Is Standing or Sitting At Work Better For Your Back?
If you work at a desk - you are probably aware the dangers of long hours of sitting and inactivity. It’s actually been termed the ‘sitting disease’ and recent studies have shown that women who sat for more than 6 hours a day were 94% more likely to die at an earlier age than their more active counterparts. Men were at 48%.
With the serious implications of long hours of inactivity many people are opting for a standing desk. Companies and individuals are spending hundreds to thousands of dollars to design ergonomic workstations and bring in ergonomic ‘experts’ to help solve the problem.
So the obvious answer to the sitting disease is to stand, right? For those who have switched to a standing desk you may have run into a new problem - standing for long hours also hurts your low back!
That’s because it’s not necessarily a sitting problem - it’s an inactivity (lack of movement) problem
So the answer to resolving back pain cause by long hours at the office isn’t how many hours you spend sitting vs. standing - the answer lies in how frequently we move. Which means that before you invest in the $1000 work station or hire the ergonomic ‘expert’ - try adding a movement routine every hour. Take a walk, stretch it out, jump up and down. Doesn’t need to be a fancy - the goal is to MOVE.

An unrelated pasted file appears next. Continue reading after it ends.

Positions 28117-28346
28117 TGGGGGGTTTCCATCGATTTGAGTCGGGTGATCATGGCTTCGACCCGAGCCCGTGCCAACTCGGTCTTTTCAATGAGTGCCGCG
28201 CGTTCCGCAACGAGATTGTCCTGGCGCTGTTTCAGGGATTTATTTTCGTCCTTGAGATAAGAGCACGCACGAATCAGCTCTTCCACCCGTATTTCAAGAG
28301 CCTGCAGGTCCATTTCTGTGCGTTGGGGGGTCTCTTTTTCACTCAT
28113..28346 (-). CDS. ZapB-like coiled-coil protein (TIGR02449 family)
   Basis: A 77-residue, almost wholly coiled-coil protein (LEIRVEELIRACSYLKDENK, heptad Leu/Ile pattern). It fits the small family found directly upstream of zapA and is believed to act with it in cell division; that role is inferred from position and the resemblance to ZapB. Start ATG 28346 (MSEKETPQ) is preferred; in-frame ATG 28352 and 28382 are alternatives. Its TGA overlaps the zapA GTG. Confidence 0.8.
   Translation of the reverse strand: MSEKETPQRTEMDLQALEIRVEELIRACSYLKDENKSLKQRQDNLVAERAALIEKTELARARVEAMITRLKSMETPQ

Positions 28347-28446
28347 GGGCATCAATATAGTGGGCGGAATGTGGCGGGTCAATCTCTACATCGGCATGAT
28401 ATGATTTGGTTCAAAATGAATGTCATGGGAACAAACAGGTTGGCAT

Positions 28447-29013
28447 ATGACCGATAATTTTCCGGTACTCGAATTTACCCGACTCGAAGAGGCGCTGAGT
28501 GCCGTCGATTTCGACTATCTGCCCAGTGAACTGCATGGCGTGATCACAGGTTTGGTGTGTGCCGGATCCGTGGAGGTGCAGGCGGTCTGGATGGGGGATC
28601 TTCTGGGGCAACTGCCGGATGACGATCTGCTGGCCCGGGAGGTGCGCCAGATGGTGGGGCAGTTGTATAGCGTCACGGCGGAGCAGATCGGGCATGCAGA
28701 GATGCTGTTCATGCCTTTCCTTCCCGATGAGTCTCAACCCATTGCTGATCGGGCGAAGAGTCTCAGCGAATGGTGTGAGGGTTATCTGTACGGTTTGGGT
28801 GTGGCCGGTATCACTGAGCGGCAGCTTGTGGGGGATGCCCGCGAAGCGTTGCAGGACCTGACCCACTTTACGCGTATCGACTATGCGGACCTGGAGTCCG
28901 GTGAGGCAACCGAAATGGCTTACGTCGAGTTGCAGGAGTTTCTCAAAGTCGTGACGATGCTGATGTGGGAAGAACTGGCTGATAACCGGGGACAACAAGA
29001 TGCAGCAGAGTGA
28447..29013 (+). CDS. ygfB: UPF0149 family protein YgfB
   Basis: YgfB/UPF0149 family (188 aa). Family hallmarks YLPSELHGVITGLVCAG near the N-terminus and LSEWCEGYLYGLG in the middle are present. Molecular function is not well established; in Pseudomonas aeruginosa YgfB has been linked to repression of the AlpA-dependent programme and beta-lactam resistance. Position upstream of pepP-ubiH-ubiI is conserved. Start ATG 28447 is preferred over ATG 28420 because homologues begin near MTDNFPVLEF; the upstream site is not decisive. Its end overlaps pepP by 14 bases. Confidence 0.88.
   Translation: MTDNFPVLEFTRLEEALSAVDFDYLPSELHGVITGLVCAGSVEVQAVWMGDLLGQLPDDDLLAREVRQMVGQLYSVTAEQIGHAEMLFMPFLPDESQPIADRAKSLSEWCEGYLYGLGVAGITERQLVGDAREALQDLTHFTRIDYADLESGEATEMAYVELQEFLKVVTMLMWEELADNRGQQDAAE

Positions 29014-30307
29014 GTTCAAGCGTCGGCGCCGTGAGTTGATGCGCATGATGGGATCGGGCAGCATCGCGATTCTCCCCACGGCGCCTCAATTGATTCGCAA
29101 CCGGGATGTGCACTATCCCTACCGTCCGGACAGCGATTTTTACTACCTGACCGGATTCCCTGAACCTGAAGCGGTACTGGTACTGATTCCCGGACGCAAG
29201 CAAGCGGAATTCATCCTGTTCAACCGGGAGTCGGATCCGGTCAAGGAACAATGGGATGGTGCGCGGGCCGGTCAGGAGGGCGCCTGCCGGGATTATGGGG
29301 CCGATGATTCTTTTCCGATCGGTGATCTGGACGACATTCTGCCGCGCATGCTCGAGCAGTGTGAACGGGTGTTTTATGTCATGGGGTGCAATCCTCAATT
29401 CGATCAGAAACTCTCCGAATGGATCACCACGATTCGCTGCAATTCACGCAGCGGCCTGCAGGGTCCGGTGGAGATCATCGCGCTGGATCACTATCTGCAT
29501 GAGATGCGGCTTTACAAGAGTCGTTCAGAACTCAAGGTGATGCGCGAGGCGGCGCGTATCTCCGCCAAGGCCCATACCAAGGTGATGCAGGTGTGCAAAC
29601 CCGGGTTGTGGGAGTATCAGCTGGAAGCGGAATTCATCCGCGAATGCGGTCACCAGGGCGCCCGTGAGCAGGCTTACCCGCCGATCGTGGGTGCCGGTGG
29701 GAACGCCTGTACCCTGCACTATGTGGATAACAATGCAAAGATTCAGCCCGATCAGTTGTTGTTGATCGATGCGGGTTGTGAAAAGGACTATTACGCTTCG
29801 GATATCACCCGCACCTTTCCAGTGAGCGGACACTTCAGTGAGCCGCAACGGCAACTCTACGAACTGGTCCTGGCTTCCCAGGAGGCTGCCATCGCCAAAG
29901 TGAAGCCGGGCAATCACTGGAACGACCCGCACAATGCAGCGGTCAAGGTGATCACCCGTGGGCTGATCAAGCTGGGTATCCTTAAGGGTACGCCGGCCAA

Obviously when immersed in a project it’s hard to get up from the desk - here are a few ways to incorporate movement while sitting at your desk.
2. Banded Pull Aparts
Brugger’s Postural Relief Exercise
4. Wall Angels (Wall Not Needed If At Desk)
3. Shoulder Depressions
Many of our clients active adults who also work long hours at a desk. We recently treated man who was experiencing neck/shoulder pain at work. He could barely sit for 30 mins before becoming distracted with the pain. After a month of chiropractic adjustments, manual therapy and custom exercises to strengthen important spinal stabilizer he can now sit for over 2 hours with no pain - improving both his sanity and his work performance.